Friday, August 31, 2012

stuffed pork roast

My original aim last night was to stuff some pork chops, but I couldn't find any pork chops thick enough. I considered trying to take two thinner chops, putting some stuffing between them and then tying them together with cooking twine, but that sounded like a lot of work. Instead, I spotted a boneless pork roast that looked big enough for me to split down the middle and stuff. I was pretty sure that was going to be less work, so I was sold.

The stuffing was simple - chopped mushrooms, onion, parsley, garlic and a splash of sherry, cooked down until soft. While the stuffing cooked, I split the pork roast and pounded it out (gently, I swear!) between two pieces of plastic wrap until it was a relatively even thickness. I laid a few pieces of prosciutto across the inside of the roast, then spread the stuffing over it. I sprinkled some feta cheese over the whole thing and then carefully rolled the roast up as tightly as I could. I tied it closed with three pieces of string and liberally salted and peppered the whole thing. I then seared each side for a few minutes apiece in my cast-iron pan while I preheated the oven to 450 degrees. When the roast was nicely browned on the outside, I covered the whole pan with foil and popped it into the oven for about 20 minutes. Once the roast hit 140 degrees, I pulled it out and set it on a plate and let it rest for about 10 minutes, then sliced it and served it over some Parmesan-sprinkled steamed spinach. Don't worry, it looks quite a bit more pink in the picture than it actually was in real life.

Stuffed Pork Roast
This was very tasty, and relatively easy. The main issue was getting the roast pounded to a consistent thickness and making sure I didn't OVER-stuff it. Over-stuffing leads to the good stuff falling out in the pan, and that's no fun at all. Also, this is pretty cost-effective if you happen to hit a good sale on boneless pork roast like I did.

Wednesday, August 29, 2012

surf & turf with chimichurri

Chimichurri is a salsa (a sauce) originally from Argentina, and is used widely in South America on grilled meats. It consists of different things depending on the region and the cook, but the most basic version is a mixture of fresh parsley, cilantro, green onion, olive oil, vinegar, and garlic.

I had some salmon I wanted to cook, and some leftover sirloin steak tips from the night before, so I figured I'd try to combine them for a bit of a surf & turf. I seared the salmon in my cast iron pan in some melted bacon fat - it took about 5 minutes per side because the filets were quite thick. This was actually my first time doing salmon in the frying pan, and I'm a convert. The skin comes out so wonderfully crispy...yum! My steak tips were already cooked from the night before, so I just threw them in the still-hot pan with the fish and let them warm through.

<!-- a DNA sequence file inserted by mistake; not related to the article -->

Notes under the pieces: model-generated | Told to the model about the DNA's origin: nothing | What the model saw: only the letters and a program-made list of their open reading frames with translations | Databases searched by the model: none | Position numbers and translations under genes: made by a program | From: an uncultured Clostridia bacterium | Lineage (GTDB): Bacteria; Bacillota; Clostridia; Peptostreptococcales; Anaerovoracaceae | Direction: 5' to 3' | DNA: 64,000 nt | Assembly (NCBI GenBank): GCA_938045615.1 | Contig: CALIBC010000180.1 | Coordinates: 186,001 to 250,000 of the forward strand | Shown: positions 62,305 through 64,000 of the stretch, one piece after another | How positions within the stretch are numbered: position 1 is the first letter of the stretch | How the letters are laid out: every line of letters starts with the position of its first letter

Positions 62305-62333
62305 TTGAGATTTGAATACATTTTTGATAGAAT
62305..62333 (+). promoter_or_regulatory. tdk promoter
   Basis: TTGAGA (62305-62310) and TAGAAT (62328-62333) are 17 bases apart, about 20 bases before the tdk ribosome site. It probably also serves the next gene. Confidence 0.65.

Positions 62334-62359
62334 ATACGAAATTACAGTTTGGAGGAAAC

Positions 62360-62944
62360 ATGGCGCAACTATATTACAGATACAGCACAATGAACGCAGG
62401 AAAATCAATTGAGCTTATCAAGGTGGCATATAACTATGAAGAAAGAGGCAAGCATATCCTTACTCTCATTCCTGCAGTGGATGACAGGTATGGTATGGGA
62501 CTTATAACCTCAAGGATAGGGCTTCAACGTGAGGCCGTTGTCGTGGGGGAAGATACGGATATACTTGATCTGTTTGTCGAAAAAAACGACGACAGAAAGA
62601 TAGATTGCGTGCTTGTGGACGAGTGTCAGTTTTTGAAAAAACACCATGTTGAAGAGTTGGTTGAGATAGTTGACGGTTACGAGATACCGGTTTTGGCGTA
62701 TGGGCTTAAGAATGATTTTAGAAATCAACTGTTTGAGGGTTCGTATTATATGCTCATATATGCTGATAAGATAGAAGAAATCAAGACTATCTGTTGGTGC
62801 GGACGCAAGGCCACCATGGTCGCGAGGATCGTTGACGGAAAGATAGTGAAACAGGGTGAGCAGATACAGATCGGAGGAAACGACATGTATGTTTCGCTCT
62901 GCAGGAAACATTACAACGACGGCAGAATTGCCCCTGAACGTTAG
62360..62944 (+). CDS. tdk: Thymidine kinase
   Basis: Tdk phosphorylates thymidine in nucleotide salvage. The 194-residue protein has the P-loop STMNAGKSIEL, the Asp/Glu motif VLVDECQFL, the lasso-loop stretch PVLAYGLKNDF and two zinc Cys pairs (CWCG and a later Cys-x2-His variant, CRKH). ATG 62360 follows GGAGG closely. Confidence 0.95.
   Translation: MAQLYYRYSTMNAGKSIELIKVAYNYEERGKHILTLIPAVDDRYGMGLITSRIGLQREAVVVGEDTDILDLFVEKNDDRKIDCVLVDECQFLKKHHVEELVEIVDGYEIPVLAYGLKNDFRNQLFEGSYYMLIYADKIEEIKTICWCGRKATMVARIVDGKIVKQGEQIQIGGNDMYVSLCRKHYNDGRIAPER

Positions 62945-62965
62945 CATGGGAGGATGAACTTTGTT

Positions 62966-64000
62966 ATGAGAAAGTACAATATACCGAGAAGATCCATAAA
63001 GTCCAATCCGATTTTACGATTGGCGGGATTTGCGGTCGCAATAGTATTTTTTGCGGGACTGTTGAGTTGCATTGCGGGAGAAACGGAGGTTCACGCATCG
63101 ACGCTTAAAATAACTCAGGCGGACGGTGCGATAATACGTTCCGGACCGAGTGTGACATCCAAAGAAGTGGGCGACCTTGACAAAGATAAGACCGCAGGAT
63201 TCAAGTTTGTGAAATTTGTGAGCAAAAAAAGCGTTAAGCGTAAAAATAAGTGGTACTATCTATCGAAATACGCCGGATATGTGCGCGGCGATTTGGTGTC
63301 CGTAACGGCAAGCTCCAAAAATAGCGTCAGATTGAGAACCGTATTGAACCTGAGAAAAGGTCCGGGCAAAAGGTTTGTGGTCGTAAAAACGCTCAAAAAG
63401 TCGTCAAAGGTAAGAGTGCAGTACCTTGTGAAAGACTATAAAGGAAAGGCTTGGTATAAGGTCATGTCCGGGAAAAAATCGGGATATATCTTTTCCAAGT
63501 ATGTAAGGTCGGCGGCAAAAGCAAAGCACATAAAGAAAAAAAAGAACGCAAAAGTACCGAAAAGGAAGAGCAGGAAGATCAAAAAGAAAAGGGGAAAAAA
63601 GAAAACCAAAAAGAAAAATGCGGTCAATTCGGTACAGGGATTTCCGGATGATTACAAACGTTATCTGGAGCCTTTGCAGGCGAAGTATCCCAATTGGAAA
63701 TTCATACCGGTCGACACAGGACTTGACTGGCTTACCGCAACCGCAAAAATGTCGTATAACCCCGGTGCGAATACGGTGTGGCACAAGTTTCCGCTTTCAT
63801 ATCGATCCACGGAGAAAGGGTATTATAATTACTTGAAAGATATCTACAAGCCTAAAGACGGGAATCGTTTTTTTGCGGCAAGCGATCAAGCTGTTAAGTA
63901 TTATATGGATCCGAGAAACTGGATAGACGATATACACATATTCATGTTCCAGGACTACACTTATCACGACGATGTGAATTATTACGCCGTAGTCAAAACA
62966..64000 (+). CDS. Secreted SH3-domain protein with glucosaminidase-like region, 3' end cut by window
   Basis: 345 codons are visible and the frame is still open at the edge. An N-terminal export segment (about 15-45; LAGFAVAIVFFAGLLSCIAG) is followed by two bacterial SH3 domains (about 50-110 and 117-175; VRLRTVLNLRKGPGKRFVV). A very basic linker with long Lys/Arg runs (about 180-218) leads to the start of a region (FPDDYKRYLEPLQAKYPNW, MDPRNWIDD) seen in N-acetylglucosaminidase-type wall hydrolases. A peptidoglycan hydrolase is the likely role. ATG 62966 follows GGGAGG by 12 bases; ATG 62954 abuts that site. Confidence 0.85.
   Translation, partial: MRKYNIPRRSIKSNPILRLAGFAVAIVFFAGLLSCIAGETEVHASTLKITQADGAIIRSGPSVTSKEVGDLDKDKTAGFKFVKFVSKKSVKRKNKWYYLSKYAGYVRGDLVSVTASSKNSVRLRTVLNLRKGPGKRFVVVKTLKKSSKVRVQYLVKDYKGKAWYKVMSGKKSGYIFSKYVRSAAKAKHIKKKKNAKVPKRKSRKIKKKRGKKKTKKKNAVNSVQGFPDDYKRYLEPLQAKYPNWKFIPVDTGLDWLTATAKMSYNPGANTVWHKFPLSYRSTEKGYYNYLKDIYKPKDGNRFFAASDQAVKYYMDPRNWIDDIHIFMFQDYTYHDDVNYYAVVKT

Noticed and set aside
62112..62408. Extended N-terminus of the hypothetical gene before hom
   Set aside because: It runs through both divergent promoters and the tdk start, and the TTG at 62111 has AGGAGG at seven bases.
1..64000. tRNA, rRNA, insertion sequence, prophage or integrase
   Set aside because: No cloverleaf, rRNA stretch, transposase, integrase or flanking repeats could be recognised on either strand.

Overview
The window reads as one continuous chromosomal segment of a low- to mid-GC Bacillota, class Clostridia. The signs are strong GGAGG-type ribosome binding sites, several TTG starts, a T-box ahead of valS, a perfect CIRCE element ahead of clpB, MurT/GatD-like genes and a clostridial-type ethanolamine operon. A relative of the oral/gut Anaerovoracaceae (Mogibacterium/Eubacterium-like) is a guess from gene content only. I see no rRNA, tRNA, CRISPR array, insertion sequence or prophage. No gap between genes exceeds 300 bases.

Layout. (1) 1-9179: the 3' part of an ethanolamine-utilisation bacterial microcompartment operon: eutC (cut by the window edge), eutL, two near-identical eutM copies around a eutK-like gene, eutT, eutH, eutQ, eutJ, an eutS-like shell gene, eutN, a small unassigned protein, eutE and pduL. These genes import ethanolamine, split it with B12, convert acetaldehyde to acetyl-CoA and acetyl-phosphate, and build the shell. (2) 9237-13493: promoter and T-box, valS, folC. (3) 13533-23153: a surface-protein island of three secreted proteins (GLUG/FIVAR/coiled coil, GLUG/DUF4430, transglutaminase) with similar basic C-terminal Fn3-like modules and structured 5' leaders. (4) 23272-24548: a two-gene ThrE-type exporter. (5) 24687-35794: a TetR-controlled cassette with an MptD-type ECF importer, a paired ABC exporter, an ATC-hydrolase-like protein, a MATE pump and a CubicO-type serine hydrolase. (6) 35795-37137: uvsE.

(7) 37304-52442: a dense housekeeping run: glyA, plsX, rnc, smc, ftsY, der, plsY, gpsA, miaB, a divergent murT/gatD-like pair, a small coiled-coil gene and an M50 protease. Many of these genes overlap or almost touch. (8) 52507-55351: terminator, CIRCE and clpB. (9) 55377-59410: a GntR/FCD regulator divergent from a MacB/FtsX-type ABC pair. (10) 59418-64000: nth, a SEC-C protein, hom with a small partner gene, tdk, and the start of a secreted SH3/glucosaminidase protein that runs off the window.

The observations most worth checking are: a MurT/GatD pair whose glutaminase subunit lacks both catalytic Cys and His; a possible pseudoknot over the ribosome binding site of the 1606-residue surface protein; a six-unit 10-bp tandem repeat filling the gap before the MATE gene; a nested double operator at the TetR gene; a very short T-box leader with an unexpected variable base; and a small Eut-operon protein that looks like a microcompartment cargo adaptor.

The sauce itself is ridiculously easy....if you have a blender or food processor that works. I found out the hard way that my blender doesn't like to whiz up parsley, so I had to scoop everything out onto a chopping board and go at it the old-fashioned way with a big knife. It was good for stress relief, at the very least!

When the sauce was done, I plated everything up and spooned it over the salmon:

It was a very yummy combination. The acid and herbal brightness of the chimichurri cuts through the fattiness of the salmon very nicely Even my husband, who is not generally a fan of salmon, said he liked it and would eat it again, so we'll add this one to the repertoire. :)

Here's a quick listing of what I put in the chimichurri - you can just chuck it all in a food processor or (dependable) blender, or chop it by hand, or even mortar-and-pestle it if you want to go really old-school:

1 1/2 cups fresh parsley
1/2 cup fresh cilantro
3 green onions, chopped
2 cloves of garlic
3 tbsp extra-virgin olive oil
3 tbsp red wine vinegar
pinch of salt